This was originally written as a comment on Bri’s post: FA, weight loss talk on the feed, blogging and me. Please read her post, it’s good stuff .
First of all, I agree with the vast majority of what Bri said. She spoke about how and why she became an FA blogger, which I appreciate — it’s always interesting to hear how people got started.
Personally, I got started after I read a seminal article on FA in The New York Times. The article was written almost exactly two years ago, on January 22, 2008. I started this blog on January 24, 2008, after two solid days of voracious reading of all the blogs mentioned in the article. Many of the blogs mentioned in the article are still around today, though some have changed the nature of what they blog about (usually trending towards including more material than just FA, or less frequent posting).
I’m certainly not one of the oldest blogs out there. But I like to think that I got involved at a very heady time for FA in 2008, when a bunch of new blogs started, traffic increased substantially, and many, many conversations have been had about what FA means and who/what it includes/excludes, good/bad fatties, the politics of FA, and so on.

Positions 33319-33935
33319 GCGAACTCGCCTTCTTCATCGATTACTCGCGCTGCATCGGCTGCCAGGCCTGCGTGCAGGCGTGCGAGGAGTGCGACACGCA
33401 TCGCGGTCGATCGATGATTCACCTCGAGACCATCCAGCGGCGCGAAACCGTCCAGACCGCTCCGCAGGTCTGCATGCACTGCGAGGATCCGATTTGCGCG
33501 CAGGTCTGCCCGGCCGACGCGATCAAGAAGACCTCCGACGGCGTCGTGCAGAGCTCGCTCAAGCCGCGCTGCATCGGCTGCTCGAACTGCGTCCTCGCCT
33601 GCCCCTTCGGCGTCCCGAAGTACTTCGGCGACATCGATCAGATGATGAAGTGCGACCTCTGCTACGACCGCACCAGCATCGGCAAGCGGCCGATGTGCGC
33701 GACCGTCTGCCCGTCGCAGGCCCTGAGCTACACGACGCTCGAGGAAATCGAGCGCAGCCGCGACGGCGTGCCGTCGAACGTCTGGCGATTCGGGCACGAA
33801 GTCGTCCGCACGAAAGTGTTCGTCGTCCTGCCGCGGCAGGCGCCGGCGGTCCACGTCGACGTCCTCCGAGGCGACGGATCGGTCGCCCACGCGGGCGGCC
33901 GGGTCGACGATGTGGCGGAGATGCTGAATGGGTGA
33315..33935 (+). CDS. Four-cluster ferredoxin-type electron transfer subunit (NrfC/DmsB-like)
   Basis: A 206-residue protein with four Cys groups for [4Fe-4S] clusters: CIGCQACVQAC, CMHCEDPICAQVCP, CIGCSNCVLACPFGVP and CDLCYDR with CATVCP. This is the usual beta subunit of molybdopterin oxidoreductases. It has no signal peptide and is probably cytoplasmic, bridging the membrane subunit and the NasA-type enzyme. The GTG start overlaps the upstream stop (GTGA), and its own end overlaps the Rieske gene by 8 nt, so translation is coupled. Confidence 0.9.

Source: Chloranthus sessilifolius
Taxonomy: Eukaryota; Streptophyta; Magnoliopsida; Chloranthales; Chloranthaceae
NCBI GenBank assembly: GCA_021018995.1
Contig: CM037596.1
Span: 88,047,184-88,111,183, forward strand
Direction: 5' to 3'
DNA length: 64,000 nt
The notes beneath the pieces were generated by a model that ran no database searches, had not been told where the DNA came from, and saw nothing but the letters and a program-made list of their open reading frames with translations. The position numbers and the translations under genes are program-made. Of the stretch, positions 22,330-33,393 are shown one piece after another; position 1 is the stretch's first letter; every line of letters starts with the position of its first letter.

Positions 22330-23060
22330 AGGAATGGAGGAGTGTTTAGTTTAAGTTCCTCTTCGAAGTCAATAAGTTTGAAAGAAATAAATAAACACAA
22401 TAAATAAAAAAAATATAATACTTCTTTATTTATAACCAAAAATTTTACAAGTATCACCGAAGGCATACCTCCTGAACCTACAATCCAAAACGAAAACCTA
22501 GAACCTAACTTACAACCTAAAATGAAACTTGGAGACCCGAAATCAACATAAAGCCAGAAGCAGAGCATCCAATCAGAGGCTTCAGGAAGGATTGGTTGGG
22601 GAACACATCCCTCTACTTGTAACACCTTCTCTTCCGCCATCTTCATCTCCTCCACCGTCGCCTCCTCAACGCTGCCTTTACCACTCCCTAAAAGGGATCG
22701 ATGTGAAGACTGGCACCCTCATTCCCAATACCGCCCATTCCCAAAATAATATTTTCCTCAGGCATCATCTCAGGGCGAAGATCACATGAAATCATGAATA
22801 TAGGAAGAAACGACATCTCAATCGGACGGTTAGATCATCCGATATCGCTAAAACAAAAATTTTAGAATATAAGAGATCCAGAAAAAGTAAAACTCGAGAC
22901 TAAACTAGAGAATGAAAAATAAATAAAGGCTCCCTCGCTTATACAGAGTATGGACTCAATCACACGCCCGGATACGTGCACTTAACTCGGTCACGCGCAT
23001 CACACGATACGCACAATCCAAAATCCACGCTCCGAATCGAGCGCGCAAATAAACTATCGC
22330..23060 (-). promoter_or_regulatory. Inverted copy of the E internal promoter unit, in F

One topic I’ve seen pop up time and again is what I like to call the FA Weight Loss Strawman. This is the logical fallacy that FA:
a) excludes dieters or even just thinner people
b) denies that weight exacerbates any medical conditions
c) creates the impression that activists in FA are somehow bigoted, out of touch, in denial, or actively dishonest
Sometimes the strawman has been posed by trolls, sometimes it’s been posed by people in the movement. I’ve seen blogs leave the ‘sphere because of their differences on this. And I’ve also seen people argue that if we actively try to include dieters, admit that weight exacerbates some medical conditions, and admit that we are only a small corner of the world that doesn’t intersect with what most people believe about weight and health, the movement will expand and be more powerful and effective.
I beg to differ, and will bust this strawman point-by-point.
1. FA doesn’t exclude dieters or thinner people.